Measuring Life at the Threshold of Unknowing
Kendall Baker´s interdisciplinary art-science project “Measuring Life at the Threshold of Unknowing” sought to gain insight and pose questions about (un)knowing by bringing together both artistic and scientific practices.
The artist explored the space between direct knowledge and the limits of knowing- the threshold of unknowing. For Baker it is this space where questions emerge, inspiring the creative work of artists as well as scientists. Underpinned by this rich conceptual framework, which emphasises the importance of the unknown as a creative moment of knowing, Baker chose shape and measurement as epistemological tools to reveal different kinds of relationships. To explore this threshold, he used the old and new parts of the building as a starting point for interacting with the space.
The KLI residence, with its impressive history and architecture, proved to be a nurturing space for his artistic practice. Baker responded to the multivarious thresholds he found in the building’s history, materials, and architecture, as well as the spirit of inquiry and openness at the KLI. He connected these with epistemological thresholds he encountered through measuring and mapping the space. The result was a transformation of the connecting space between historic and new parts of the building by measurement, paper, and object studies.
The artist was embedded in the institute over a period of four months which allowed for a special collaboration with the KLI fellows. Baker related his artistic practice to the fellow’s scientific research by conducting interviews with the fellows to learn about their backgrounds, orientations, and what nurtures their creativity in research. The conversations about how the fellows encounter the territory of unknowing and how they contend with the space between knowing and unknowing developed into a hands-on collaboration in which the fellows were invited by Baker to create certain parts of his site-specific installation. The fellows took part in measuring the doorway that connects the building’s 14th-century foundation to the newly build open space. The doorway was covered with sheets of wet paper, that, when dried, retained the shape and contours of the doorway. The result was an intricate three-dimensional paper sculpture suspended from the atrium at the heart of the KLI, a threshold in itself, that emphasises and articulates the open environment of the KLI, bringing the visitors into an awareness of the space.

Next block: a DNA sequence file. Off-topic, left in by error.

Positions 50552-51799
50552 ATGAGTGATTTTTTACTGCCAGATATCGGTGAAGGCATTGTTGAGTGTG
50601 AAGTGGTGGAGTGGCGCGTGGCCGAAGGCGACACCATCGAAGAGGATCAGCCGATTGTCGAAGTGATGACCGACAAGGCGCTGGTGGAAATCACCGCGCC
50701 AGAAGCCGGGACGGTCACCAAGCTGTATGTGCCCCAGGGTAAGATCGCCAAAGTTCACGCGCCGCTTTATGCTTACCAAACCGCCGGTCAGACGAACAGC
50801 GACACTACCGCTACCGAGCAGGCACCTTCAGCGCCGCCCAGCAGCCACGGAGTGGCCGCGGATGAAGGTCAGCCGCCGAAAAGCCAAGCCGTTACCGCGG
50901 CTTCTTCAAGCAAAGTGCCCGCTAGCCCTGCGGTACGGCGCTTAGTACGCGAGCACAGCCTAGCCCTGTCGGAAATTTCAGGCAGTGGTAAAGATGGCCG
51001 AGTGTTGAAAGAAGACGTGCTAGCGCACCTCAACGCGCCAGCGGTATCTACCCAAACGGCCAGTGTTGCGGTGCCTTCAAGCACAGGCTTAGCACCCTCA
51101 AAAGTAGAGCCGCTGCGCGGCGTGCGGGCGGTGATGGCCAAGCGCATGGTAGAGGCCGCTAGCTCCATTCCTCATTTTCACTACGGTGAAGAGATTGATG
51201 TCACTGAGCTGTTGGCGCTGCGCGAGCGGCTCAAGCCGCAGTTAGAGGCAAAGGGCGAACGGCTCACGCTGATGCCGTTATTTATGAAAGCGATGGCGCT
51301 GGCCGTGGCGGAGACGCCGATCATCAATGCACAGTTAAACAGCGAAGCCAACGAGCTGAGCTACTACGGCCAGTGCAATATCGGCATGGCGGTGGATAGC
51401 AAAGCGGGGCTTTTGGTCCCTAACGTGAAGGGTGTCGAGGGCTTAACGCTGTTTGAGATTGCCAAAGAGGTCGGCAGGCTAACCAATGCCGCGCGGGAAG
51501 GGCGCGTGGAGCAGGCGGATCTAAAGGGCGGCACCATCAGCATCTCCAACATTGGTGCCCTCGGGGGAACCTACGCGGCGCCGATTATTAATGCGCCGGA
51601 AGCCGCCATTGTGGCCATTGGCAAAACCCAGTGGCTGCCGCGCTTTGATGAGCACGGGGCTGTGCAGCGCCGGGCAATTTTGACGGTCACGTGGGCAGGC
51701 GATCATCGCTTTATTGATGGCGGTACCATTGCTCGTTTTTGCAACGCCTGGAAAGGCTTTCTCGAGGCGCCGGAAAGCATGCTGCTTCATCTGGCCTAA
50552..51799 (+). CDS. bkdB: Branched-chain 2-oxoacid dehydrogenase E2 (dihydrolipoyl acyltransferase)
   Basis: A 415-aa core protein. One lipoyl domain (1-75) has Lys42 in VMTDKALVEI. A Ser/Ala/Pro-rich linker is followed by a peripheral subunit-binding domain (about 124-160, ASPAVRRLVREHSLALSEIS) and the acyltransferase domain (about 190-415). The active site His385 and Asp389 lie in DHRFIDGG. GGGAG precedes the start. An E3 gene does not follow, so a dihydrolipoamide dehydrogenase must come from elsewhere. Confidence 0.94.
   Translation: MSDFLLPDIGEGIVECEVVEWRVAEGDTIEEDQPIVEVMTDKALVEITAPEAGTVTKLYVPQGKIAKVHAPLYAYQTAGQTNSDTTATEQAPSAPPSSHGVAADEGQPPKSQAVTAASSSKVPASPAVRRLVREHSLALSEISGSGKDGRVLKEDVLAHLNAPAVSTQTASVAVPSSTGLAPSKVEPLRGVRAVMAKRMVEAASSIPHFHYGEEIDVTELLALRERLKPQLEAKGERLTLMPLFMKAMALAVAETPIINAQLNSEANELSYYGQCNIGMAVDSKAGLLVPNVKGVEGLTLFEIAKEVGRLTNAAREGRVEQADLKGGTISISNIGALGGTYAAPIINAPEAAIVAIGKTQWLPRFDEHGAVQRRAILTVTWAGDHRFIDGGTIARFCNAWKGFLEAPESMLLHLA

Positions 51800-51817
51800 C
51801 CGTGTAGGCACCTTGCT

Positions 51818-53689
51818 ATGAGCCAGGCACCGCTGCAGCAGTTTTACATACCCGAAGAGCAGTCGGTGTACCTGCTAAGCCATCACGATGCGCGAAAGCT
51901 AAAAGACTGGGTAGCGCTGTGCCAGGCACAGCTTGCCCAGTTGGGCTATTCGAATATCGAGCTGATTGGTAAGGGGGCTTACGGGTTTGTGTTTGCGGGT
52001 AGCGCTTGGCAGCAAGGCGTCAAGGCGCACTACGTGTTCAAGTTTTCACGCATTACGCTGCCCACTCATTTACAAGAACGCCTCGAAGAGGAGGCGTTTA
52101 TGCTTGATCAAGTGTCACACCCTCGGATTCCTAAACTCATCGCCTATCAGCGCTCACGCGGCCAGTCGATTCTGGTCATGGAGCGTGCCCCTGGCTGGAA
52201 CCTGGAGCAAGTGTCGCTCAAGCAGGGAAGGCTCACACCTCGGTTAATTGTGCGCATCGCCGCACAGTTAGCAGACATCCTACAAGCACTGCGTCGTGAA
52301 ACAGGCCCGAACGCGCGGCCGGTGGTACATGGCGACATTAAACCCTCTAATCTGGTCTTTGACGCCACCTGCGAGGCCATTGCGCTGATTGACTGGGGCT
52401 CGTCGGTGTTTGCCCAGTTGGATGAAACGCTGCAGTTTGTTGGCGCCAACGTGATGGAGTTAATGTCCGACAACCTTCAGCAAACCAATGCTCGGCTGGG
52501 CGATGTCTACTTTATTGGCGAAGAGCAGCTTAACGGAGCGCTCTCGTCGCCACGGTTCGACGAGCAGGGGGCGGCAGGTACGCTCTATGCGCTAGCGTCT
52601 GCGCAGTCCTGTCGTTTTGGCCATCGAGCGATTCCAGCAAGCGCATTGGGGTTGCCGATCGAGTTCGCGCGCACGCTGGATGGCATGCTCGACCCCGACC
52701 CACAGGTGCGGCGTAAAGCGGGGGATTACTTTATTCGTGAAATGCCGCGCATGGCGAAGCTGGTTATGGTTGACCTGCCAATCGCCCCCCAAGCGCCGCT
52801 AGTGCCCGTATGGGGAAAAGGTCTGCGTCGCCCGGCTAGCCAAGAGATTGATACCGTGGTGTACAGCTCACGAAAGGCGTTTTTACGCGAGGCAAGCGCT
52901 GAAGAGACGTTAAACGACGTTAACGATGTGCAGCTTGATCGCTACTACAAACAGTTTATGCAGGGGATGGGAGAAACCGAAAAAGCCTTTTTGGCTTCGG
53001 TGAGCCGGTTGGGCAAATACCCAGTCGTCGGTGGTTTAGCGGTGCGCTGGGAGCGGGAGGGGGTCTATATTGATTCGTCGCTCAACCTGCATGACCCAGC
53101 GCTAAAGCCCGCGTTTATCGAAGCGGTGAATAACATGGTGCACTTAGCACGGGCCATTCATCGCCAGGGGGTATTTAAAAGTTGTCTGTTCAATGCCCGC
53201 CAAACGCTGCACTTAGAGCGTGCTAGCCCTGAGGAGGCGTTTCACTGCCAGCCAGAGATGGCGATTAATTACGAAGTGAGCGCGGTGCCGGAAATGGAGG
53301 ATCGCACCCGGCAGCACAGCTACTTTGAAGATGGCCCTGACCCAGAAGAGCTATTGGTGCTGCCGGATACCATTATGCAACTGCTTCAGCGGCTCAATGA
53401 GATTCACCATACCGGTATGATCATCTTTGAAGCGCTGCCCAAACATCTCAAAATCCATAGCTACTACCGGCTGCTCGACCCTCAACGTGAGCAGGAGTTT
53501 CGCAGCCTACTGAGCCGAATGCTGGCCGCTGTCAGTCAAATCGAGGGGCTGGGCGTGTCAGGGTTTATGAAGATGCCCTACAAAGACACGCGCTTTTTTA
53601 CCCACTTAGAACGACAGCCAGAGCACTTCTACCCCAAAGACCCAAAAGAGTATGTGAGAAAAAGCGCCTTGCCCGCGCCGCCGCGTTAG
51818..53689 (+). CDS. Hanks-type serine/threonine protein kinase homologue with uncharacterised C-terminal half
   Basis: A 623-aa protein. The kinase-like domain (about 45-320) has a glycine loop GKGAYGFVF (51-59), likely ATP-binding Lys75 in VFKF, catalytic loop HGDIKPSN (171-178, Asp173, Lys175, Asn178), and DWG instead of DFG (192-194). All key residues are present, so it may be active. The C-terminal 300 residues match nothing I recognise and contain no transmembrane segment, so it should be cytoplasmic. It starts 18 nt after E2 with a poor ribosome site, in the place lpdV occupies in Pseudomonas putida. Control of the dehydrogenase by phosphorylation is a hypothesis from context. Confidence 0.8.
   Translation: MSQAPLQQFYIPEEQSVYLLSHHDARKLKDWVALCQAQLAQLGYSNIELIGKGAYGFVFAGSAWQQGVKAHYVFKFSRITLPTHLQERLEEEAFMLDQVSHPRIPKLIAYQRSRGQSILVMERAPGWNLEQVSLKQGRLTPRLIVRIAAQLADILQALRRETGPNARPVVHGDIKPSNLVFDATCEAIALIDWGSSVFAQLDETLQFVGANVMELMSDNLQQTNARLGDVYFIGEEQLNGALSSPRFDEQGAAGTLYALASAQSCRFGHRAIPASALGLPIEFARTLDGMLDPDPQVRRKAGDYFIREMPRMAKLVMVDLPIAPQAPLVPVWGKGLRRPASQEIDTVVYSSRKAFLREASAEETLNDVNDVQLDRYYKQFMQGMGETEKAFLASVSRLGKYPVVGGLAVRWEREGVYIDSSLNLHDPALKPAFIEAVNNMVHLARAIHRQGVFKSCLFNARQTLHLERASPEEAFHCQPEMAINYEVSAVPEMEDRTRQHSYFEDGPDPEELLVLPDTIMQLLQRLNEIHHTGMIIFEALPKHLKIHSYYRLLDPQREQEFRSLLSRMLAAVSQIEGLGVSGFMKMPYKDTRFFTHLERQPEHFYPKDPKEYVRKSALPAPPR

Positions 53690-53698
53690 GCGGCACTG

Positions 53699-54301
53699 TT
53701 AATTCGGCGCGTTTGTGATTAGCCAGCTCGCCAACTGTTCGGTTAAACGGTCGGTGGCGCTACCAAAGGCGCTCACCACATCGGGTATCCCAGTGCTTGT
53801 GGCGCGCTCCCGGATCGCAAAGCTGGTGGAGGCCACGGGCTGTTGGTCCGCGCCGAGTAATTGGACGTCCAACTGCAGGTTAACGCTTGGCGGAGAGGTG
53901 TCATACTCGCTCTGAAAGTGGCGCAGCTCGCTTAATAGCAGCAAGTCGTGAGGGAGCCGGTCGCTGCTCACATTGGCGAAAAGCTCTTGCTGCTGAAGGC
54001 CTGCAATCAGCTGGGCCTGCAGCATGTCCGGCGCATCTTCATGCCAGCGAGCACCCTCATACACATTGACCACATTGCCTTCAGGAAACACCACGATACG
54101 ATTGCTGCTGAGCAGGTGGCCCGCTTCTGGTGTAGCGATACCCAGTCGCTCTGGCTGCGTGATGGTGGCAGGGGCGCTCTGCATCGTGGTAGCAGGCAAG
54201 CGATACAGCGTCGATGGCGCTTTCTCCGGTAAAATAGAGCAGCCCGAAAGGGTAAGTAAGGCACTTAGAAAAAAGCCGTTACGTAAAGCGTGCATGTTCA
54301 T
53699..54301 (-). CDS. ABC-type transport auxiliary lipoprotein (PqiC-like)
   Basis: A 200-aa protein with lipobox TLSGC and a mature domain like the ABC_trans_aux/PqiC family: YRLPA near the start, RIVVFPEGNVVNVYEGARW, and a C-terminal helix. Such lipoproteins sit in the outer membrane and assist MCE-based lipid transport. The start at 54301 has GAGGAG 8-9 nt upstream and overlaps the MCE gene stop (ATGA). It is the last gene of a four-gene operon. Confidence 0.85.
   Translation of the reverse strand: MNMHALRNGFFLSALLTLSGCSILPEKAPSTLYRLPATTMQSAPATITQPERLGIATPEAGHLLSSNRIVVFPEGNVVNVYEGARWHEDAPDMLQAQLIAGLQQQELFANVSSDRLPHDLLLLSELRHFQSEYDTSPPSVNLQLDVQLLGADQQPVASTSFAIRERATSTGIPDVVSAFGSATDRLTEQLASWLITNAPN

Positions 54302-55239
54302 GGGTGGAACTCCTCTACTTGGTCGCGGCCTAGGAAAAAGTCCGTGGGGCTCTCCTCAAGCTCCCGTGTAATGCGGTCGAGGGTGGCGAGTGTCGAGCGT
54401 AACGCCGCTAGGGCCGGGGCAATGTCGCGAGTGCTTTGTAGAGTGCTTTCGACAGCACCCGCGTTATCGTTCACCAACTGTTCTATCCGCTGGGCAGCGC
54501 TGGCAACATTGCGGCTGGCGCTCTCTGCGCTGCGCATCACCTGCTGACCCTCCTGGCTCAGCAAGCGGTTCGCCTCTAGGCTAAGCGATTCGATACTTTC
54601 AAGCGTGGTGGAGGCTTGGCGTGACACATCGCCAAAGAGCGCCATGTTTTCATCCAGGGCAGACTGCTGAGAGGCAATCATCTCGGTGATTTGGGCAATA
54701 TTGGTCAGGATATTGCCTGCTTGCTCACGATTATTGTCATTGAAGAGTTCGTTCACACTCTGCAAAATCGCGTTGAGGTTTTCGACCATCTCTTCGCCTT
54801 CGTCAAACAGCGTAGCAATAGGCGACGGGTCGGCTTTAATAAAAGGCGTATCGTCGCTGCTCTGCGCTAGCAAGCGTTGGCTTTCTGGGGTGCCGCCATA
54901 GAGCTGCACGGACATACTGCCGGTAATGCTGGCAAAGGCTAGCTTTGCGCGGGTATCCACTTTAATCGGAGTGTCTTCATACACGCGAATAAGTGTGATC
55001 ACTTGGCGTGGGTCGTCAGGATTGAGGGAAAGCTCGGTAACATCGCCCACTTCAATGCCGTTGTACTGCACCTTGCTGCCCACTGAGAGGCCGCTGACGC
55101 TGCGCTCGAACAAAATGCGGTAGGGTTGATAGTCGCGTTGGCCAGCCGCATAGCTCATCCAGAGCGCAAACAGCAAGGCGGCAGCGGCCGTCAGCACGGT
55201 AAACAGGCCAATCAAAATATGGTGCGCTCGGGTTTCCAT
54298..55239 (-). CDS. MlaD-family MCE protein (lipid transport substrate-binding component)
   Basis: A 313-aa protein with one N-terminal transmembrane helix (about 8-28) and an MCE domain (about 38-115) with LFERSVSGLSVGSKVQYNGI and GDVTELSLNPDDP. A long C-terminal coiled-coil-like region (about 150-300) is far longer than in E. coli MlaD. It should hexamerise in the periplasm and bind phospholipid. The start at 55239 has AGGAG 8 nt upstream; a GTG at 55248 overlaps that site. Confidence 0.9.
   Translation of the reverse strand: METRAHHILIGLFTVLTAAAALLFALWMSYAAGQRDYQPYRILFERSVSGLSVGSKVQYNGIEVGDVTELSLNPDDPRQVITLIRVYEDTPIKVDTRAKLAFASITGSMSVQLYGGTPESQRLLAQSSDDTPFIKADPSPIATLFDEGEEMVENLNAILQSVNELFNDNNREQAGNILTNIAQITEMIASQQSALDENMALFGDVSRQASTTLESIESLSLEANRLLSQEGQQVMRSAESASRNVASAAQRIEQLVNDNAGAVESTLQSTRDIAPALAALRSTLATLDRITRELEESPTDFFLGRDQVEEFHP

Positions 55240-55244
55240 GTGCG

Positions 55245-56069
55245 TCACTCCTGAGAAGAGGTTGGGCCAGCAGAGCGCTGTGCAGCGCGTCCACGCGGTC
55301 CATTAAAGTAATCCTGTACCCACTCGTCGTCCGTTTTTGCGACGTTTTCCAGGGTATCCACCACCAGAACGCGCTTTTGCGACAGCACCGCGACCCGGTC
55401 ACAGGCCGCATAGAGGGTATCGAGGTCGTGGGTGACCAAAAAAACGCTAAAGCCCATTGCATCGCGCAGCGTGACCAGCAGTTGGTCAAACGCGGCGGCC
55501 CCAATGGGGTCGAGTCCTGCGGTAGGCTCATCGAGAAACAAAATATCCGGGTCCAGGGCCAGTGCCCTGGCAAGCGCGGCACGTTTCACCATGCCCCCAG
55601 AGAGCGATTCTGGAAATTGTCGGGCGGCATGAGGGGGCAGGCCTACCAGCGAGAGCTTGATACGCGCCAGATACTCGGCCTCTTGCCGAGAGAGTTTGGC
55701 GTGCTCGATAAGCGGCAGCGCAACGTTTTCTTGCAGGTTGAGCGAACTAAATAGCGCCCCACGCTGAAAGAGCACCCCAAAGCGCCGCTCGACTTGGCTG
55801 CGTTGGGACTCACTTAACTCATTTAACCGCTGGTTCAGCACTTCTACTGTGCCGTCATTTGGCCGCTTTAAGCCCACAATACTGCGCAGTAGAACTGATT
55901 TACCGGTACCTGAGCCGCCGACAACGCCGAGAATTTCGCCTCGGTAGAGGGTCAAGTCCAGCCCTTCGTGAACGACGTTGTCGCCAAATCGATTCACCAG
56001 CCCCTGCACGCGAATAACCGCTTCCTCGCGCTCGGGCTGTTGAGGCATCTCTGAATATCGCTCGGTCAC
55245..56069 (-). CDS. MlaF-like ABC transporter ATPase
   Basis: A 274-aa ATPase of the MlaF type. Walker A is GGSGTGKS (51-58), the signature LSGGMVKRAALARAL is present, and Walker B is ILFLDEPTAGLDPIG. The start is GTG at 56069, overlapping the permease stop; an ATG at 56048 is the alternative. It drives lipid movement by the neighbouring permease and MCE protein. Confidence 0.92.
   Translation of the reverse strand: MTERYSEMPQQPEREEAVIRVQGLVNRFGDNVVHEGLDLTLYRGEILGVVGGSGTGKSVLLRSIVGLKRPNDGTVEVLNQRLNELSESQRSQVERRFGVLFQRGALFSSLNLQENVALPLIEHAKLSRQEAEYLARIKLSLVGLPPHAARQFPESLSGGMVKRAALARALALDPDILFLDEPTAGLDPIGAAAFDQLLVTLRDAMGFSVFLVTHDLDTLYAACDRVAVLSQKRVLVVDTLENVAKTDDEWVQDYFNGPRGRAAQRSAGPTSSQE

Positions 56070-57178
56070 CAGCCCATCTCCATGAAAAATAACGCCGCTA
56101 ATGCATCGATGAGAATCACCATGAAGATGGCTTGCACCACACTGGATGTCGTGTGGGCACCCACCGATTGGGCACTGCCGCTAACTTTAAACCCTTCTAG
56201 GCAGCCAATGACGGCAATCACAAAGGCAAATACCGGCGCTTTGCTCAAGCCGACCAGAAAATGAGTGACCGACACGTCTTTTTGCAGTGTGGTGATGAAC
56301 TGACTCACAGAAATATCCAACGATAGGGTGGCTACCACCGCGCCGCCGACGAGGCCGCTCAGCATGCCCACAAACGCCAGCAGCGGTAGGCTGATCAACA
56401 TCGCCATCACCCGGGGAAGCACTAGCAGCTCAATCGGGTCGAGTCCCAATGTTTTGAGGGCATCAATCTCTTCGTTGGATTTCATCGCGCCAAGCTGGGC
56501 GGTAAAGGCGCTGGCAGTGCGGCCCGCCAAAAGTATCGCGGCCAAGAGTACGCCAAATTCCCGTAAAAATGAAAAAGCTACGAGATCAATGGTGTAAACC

Baker’s thought-provoking exhibition highlighted the importance of interdisciplinary collaboration in pushing forward our understanding of the world and the value of artistic and scientific approaches in mediating observations and measurements. The project was an affirmation of the institute’s mission and proved to be an enriching experience for the KLI fellows, both as people and as researchers, that will have a lasting impact.
Visit Kendall´s website for more information or watch the short movie about his project.